Steamboating colleagues:
Russian writer Alexandr Lakier moved from Cincinnati on to Kentucky skirting Louisville to tour Mammoth Cave by horse stage. To Europeans Niagra Falls and Mammoth Cave were their ideals of natural wonders. By train he visited Chicago, Great Lakes and then on to the Mississipppi. He steamed from Dubuque north for four days [*Boat not named] to visit 'Indian country.' His interest in fueling steamboats is worth quoting as per previous discussions on Comments =[*]
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"Tree-covered islets are frequently found in the river. Veering left and right, the pilot tried to avoid shoals and find a clear channel. If it were necessary to disembark a farmer or immigrant, [*pioneer settler] he [*pilot] could put in to shore nearly any place. A gangplank is lowered from the steamboat to the shore and the passenger, shaking and dancing as if on a rope to keep his balance, descends to solid ground, after which his baggage is thrown to him from the steamboat. [*Lakier didn't understand the psychology of pioneers leaving their homes to stake out a new life in the wilds of the American West. He discovered not all of them were "poor" as he'd thought.]

If it was necessary to take on cargo or stock up on firewood, the steamboat put in to shore and the business was done quickly and smoothly. Firewood cut and sawed was already stacked on shore with prices and quantities posted on a board. From the deck of the steamboat the captain used a telescope to make out the condition of the forest, [*Type of trees and wood quality for burning properties] and if the price was agreeable, he put into shore. A wood barge was hooked on to the steamboat and firewood loaded while underway. The barge was then detached and sent to a mooring along the way. I was particularly delighted when Indians emerged from wigwams and tents scattered along the west bank of the Mississippi and boarded our steamboat for St. Paul. They were of the Sious tribe...with arms and faces painted most fearsome."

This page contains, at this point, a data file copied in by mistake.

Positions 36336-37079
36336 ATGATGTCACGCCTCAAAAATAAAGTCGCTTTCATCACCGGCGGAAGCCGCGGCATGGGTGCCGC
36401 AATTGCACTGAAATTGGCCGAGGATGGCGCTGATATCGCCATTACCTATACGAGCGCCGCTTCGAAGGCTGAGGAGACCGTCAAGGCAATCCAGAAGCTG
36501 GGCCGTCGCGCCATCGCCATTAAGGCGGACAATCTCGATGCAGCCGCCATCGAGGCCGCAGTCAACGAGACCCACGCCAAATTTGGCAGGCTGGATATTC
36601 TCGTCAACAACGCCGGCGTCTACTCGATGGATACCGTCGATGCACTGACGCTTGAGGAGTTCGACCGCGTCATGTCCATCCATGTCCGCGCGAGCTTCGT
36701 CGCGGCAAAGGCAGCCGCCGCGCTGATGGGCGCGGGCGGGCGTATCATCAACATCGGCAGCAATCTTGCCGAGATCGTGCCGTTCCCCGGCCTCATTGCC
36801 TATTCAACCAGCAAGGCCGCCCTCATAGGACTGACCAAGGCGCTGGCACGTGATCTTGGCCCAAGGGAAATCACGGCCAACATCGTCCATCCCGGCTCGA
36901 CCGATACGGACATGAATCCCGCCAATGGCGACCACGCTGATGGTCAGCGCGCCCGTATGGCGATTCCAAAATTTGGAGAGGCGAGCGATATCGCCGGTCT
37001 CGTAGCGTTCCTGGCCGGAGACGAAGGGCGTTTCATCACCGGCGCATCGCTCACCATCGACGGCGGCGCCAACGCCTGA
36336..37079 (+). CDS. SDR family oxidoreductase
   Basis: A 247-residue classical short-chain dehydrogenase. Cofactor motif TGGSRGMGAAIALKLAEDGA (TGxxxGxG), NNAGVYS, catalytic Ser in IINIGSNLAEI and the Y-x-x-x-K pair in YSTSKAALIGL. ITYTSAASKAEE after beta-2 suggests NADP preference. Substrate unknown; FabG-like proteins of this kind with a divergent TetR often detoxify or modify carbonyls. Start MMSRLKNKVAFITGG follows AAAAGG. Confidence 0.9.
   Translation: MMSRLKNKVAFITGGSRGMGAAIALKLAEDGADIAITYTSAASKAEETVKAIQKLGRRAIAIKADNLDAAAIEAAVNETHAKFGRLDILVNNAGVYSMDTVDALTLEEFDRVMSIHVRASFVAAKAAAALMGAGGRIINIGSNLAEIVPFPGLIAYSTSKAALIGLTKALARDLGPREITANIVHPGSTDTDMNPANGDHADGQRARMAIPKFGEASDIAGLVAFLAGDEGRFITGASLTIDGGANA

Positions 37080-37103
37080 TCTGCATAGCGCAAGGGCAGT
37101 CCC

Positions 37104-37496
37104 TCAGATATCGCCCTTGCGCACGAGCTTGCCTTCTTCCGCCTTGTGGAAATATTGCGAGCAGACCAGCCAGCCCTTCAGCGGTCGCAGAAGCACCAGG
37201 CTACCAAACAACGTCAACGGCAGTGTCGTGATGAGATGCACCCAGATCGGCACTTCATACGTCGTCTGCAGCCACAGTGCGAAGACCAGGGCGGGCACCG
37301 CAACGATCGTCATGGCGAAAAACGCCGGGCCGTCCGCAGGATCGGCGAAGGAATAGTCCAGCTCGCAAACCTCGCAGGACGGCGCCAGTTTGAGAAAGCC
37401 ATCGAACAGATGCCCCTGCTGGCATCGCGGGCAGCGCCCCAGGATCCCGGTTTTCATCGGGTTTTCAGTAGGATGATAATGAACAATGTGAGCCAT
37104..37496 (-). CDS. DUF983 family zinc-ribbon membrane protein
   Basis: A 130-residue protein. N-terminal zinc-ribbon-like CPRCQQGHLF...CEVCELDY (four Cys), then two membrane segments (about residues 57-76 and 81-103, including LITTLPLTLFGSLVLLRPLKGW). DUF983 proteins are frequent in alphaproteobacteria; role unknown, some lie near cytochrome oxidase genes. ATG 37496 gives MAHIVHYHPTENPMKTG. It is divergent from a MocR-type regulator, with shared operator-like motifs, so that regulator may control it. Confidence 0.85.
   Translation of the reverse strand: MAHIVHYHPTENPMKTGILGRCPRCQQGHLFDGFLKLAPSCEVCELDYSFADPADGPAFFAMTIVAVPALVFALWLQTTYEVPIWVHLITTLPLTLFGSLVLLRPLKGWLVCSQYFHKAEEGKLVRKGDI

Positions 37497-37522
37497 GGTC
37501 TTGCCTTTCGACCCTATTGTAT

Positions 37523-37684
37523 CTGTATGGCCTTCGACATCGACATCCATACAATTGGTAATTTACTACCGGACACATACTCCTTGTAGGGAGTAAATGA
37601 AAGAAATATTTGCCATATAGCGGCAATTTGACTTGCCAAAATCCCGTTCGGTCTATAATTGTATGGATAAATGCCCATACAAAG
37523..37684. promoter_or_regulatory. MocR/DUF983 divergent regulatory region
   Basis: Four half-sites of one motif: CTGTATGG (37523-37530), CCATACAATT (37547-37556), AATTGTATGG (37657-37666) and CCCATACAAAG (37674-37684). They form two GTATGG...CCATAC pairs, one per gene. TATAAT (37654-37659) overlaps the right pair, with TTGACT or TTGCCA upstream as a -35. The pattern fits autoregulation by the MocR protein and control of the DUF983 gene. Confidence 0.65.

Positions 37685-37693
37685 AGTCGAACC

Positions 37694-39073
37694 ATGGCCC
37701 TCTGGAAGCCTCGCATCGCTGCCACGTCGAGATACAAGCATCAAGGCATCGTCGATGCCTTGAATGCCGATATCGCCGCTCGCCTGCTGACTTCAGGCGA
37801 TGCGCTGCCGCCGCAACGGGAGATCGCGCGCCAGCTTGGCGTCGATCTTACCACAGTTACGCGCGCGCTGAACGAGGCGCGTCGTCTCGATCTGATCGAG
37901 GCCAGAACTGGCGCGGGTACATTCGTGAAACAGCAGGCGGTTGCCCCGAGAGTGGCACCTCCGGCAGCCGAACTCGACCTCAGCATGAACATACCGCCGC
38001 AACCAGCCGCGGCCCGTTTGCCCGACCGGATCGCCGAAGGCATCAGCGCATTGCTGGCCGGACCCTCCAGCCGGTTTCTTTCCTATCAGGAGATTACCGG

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Shore 'landings' for 'immigrants' recalls a story told by John Burns, son of old Jim Burns builder of the DELTA KING/DELTA QUEEN, in his youth seeing Chinese laborers [*termed 'coolies] being put off along the Sacramento River at 'brush landings.' No stage was put down for them and the poor fellows either jumped--or were pushed--with their humble possessions tossed off after them. John commented to me, "The boat crews were very indifferent to them in those days."

R. Dale Flick